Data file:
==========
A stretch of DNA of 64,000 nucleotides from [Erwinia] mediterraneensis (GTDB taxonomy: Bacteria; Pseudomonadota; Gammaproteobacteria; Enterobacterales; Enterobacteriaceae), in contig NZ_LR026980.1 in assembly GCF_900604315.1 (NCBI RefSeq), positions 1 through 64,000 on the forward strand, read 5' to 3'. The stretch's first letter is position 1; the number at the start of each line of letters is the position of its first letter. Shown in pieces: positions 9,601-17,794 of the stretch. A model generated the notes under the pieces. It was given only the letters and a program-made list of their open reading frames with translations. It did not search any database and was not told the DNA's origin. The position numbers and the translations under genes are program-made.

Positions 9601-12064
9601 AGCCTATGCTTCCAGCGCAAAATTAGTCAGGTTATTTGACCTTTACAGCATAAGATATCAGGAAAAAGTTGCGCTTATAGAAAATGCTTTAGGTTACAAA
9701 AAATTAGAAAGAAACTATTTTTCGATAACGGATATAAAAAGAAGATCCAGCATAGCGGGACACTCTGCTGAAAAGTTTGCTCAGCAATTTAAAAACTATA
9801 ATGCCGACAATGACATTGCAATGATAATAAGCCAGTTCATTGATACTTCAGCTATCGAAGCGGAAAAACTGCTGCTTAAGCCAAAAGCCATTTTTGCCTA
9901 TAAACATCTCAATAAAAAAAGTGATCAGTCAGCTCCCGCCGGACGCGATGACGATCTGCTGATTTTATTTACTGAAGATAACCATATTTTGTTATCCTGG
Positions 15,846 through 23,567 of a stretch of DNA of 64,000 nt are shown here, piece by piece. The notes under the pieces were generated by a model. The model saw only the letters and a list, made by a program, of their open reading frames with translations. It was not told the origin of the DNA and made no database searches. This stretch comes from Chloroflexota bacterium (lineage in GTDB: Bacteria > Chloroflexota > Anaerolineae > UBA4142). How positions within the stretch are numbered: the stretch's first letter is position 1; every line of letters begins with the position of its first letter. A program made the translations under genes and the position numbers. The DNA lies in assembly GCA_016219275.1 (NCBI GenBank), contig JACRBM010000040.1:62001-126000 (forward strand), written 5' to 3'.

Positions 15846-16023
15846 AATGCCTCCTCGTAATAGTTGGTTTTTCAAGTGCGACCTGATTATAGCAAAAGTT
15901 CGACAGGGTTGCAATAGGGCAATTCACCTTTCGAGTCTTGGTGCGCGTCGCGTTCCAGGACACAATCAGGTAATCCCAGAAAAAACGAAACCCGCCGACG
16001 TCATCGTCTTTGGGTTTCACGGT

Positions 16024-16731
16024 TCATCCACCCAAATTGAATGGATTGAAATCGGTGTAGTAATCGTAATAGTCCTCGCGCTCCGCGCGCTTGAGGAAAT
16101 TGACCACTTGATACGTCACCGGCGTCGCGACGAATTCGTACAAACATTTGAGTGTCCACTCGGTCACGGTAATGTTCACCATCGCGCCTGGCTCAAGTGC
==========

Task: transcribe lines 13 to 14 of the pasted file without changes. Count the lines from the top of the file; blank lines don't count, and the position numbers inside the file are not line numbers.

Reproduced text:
16024 TCATCCACCCAAATTGAATGGATTGAAATCGGTGTAGTAATCGTAATAGTCCTCGCGCTCCGCGCGCTTGAGGAAAT
16101 TGACCACTTGATACGTCACCGGCGTCGCGACGAATTCGTACAAACATTTGAGTGTCCACTCGGTCACGGTAATGTTCACCATCGCGCCTGGCTCAAGTGC